Say, “Ah.” When doctors and dentists look at your tongue, they are getting a look at your overall health. Find out how you can, too.
The tongue is one of the most forgotten body parts when it comes to understanding your own health. Medical professionals can, however, tell a lot about how healthy we are just from looking at our tongues. “Ayurveda and Traditional Chinese Medicine have been advocating and performing this type of visual inspection for thousands of years,” writes Ashley Pitman, a wellness educator, in Yoga Today. “In fact, tongue diagnosis is actually a very old practice that dates back to the Shang Dynasty, which began around 1600 B.C.”
Your tongue should be pink and appear lively; if it is red or pale or has a white coating, it may indicate other health issues. Ayurveda, the sister subjective science to yoga, breaks the tongue into different sections corresponding to different organs. The belief is that if there are abnormalities within the tongue in these areas, there may be problems within the corresponding organs.
Acupuncturists often look at the tongue to determine if there are health issues relating to blood flow. The tongue is a truly internal organ that can be accessed externally in order to get a better idea of a person’s health status. From an acupuncturist’s point of view, a pale tongue is not healthy because it is not receiving enough blood. Therefore, there is a lack of circulation within the body.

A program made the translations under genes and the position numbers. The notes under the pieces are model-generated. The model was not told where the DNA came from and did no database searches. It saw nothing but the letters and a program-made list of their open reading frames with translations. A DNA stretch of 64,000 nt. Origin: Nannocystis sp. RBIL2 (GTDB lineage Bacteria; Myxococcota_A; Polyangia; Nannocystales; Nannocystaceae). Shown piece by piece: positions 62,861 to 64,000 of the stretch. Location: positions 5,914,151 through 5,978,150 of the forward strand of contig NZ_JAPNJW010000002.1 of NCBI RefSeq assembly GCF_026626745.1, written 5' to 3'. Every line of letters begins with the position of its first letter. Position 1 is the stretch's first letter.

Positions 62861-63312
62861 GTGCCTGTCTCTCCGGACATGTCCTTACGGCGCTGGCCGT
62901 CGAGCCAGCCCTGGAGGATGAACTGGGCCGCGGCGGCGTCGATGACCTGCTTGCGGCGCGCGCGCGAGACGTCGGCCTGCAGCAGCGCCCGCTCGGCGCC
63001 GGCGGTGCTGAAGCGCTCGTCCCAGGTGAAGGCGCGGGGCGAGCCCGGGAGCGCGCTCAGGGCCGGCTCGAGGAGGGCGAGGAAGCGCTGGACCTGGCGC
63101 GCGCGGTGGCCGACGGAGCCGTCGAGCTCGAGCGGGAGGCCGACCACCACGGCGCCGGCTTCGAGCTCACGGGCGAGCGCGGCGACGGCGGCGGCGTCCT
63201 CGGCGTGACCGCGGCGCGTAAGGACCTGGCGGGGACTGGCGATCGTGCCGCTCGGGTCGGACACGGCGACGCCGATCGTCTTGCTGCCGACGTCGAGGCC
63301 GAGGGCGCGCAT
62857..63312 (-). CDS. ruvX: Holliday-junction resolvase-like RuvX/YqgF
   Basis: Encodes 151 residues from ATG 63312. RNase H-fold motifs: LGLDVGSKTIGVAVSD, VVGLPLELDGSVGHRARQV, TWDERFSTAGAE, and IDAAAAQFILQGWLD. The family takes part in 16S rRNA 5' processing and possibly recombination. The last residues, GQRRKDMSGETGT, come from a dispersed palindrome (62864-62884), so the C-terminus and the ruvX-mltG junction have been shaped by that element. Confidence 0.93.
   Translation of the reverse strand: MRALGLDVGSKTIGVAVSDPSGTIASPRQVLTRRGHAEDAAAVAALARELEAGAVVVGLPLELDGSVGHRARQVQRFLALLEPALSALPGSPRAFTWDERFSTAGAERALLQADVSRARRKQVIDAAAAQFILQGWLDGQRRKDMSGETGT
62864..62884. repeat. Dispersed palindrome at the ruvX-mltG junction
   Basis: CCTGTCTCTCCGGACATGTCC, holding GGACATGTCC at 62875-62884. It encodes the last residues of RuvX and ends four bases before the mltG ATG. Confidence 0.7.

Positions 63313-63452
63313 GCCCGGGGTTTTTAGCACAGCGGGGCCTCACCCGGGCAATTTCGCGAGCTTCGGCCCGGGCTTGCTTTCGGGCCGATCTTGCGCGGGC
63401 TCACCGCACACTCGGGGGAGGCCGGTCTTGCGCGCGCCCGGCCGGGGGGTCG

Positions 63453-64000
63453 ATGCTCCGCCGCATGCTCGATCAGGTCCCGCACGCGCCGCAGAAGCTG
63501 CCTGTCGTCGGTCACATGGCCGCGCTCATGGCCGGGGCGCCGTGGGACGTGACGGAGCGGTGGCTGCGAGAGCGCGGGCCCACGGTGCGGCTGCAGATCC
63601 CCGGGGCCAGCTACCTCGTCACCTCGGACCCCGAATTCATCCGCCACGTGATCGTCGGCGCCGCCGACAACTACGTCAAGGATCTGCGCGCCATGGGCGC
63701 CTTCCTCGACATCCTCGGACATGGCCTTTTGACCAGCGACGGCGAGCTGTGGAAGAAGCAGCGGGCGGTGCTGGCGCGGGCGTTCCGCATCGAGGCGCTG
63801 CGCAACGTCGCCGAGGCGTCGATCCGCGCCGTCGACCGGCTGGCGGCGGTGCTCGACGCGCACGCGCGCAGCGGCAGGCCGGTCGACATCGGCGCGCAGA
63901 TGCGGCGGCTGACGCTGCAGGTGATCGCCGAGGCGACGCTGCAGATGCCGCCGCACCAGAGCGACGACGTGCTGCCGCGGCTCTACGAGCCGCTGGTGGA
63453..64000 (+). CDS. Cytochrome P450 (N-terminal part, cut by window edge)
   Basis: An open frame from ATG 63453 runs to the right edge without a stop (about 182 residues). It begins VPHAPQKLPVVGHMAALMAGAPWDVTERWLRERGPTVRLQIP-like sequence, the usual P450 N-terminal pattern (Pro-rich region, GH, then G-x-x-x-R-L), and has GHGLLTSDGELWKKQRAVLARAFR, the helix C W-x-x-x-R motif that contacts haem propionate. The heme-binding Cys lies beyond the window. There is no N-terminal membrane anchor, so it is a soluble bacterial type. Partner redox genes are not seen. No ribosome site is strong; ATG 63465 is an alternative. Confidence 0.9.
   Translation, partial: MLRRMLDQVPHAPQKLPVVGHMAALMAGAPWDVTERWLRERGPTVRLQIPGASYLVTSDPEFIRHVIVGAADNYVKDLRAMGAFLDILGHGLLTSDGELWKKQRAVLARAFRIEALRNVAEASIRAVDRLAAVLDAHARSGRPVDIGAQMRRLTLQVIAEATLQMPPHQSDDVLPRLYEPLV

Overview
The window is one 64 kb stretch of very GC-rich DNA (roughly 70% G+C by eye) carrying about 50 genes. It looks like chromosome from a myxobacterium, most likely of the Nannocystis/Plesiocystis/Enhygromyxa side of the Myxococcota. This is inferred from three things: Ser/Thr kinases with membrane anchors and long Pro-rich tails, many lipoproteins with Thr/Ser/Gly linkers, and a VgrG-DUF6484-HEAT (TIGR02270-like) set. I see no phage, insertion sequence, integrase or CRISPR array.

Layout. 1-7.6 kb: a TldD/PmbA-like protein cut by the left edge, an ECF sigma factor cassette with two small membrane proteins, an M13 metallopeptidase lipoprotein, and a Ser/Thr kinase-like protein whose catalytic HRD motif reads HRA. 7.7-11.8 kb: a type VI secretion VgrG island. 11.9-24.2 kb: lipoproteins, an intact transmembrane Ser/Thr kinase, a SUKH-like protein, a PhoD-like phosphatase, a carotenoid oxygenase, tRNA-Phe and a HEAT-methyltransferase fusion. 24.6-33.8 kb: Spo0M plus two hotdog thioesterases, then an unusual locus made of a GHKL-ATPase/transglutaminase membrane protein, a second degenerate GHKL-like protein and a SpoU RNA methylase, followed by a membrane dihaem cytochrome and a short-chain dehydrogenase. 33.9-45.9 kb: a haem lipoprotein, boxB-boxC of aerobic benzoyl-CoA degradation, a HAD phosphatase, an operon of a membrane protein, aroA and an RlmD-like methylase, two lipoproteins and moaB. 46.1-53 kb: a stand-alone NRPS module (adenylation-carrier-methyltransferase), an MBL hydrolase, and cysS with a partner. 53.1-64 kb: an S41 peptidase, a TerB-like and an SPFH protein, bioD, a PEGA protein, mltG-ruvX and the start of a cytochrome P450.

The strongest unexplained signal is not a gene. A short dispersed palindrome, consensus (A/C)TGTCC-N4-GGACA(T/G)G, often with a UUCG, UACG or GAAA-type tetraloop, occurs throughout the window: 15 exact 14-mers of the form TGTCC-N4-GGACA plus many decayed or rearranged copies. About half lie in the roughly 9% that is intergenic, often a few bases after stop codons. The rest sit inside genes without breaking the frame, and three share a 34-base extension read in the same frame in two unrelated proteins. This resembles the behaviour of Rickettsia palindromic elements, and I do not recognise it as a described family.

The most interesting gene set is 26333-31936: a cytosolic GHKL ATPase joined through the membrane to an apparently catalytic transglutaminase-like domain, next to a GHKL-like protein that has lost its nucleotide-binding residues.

Dr. Oz, along with oral health specialist Dr. Jonathan Levine, discusses the health of our tongue in one of his television segments. Oz and Levine show how the tongue can highlight three critical health issues: lesions may indicate oral cancer; ulcers can suggest high levels of stress; and a white, filmy coat may signify that your tongue is the optimal breeding ground for bacterial infections.
Now, for you woodwind players reading this article, think about putting a filmy, white-coated tongue on your instrument. It’s a scary thought—the bad bacteria causing the white coat on your tongue can breed more bacteria on your instrument and make you sick.
Examining, brushing and/or scraping your tongue should be part of your daily routine. Because there are mixed schools of thought as to whether or not you should brush your tongue, consult your doctor or dentist before adding something new to your health regimen. If you are worried about damaging your tongue and/or taste buds by brushing, then try scraping it. Tongue scrapers, which look like a thin metal U-shaped tool, can be found in most health food stores.
So, check out your tongue, and if you have any questions, be sure to talk to your doctor. There’s got to be a reason that doctors look in our mouths during a physical
About the Author
After dancing since the age of 3, Haley Greenwald-Gonella thought it was time to try a new art. In elementary school, she began playing the flute and was in the marching band in middle school and for the first two years of high school. She also played the bassoon during concert season. Dance drew Haley back while in high school.
She graduated from the University of California, Irvine, with degrees in dance and English. She recently graduated from the University of Southern California with a master’s degree in Specialized Journalism (The Arts).
Haley is also a certified registered yoga teacher with Yoga Alliance. She draws upon her dance and yoga training when it comes to all things fitness and the arts.